Two city sister titles have joined forces to call on the BBC to give their readers a fairer return for their licence fee.
The Mail and Post have reported that for each £145 people in the West Midlands pay the BBC in licence fees, the region receives £12 in investment and jobs.
Now they want more of the £942m of licence fee revenue raised in the region to be spent there.
The papers’ five-point list of demands is:
- The BBC charter should dictate that no more than half of revenue raised in a region is spent outside that region.
- A minimum of 12.5pc of prime-time production to take place in the West Midlands.
- A content fund, at least part-funded from the licence fee, to be created in the Midlands for drama and film-making.
- The BBC charter should dictate that not only funding but its structure, particularly commissioning, should be devolved to the regions – including the Midlands.
- Investment in television network production facilities for the region.
A Mail editorial adds: “This is important because investment means jobs – both those working directly for the BBC and all the support services and trade for local businesses that go with a major organisation locating in an area.
“And there’s no doubt having more programme makers based here would help ensure the region was better reflected in drama, comedy and news coverage.
“The BBC wants the Government to give it another ten years of licence fee funding as its Charter Renewal campaign starts later this year.
“The Charter should not be a licence for the BBC to print money in the Midlands and spend it in London and Manchester.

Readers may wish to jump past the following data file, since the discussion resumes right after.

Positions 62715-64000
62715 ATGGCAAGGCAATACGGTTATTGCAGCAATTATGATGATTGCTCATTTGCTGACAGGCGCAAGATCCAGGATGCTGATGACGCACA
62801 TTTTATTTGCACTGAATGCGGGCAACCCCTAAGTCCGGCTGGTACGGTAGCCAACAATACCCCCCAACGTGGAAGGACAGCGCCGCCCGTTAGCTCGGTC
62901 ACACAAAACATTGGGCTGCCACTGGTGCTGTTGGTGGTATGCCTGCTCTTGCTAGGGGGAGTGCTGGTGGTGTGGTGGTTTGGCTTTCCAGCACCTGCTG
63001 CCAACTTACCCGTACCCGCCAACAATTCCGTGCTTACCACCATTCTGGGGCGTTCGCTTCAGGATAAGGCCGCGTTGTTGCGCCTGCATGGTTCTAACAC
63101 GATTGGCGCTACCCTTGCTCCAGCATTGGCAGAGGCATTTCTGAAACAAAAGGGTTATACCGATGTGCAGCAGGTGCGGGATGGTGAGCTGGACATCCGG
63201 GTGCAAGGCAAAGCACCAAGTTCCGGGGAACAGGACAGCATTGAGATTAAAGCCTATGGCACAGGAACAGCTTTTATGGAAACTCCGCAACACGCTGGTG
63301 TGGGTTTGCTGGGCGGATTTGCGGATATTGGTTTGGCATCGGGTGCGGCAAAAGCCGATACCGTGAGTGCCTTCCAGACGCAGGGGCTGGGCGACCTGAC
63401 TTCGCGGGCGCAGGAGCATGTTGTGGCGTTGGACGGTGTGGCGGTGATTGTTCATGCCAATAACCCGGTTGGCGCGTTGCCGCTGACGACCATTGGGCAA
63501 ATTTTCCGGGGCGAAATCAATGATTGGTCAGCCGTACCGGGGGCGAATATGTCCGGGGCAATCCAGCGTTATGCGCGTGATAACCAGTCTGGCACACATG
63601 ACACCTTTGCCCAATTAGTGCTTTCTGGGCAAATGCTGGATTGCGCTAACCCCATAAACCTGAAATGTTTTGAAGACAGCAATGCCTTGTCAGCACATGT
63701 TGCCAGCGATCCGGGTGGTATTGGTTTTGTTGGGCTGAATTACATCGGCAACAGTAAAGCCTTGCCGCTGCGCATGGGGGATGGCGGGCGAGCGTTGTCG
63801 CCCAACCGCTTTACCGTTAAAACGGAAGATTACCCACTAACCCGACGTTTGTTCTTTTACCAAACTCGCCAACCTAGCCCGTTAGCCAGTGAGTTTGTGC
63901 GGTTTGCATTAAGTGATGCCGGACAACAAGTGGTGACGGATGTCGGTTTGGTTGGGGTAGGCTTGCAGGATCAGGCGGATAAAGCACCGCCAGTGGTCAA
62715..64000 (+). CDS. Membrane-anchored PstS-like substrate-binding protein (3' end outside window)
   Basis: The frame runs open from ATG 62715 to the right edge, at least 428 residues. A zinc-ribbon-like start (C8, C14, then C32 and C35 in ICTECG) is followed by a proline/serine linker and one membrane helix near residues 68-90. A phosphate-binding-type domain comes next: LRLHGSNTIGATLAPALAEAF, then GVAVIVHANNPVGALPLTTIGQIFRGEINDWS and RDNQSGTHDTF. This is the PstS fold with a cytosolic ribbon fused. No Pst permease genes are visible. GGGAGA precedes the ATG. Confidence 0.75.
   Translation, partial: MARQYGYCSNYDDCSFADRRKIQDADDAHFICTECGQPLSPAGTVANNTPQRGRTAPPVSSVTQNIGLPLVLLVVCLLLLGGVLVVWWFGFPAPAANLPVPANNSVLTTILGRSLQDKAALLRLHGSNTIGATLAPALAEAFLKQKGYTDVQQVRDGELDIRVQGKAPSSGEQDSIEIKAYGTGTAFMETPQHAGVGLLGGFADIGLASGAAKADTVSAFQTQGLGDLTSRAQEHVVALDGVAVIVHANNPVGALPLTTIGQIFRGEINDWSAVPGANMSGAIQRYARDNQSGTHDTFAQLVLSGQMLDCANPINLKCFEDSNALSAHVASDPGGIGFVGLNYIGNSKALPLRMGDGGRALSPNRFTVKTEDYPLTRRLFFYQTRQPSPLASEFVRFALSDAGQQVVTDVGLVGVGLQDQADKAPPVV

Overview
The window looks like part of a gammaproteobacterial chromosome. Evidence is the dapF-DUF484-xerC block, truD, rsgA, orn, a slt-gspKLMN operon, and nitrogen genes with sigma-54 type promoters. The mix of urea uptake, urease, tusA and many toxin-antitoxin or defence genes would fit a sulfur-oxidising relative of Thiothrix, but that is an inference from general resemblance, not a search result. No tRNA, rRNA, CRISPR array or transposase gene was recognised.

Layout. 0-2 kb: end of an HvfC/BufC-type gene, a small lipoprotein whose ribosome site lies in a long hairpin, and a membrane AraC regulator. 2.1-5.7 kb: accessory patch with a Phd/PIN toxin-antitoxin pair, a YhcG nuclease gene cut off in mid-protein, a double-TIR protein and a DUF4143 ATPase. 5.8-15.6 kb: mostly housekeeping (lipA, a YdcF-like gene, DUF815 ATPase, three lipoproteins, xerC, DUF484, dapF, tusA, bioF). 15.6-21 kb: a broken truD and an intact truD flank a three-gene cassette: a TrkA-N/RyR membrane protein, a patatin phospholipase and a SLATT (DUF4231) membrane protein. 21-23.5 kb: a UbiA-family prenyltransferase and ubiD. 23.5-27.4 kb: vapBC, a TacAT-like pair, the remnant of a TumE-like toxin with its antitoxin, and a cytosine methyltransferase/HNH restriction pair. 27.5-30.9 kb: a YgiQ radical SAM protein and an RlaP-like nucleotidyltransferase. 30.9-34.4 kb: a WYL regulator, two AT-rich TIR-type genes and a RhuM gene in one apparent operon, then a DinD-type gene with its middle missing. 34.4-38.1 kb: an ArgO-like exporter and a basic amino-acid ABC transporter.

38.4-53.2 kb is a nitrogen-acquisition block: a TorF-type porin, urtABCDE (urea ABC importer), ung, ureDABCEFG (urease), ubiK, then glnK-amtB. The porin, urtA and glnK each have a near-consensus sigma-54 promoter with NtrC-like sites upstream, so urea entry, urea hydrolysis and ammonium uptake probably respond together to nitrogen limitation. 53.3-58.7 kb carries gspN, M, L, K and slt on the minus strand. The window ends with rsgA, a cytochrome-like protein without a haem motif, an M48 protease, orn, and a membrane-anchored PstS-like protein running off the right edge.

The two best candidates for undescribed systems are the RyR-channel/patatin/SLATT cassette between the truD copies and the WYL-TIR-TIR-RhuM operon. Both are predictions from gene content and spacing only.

“The Birmingham Mail calls on every Midlands licence fee payer, every politician, every candidate in May’s elections to ask the BBC: “What’s in it for us?”
“If the answer isn’t significantly higher than £12 for every licence fee payer, the Midlands must say no to charter renewal.”
A BBC spokeswoman responded: “Birmingham is really important to us and that’s why we’ve put a lot of effort into building up the BBC in the city over the past 12 months.
“We’re investing an additional £23.5m in Birmingham and are moving another 200 jobs there, including the globally respected BBC Academy.
“Licence fee payers rightly expect us to operate efficiently, and it’s simply not affordable to have BBC studio facilities in every part of the country.
“But BBC Birmingham remains the home of the world’s most popular radio drama, The Archers, and popular BBC One shows like Doctors, Father Brown and forthcoming drama The Coroner.
“It’s crucial that we produce programmes and services that reflect the whole region properly and 78pc of people in the West Midlands say they approve of the BBC.
“We’re clear that BBC Birmingham will be a strong, vibrant, and sustainable base, fit for the future in a fast changing media landscape.”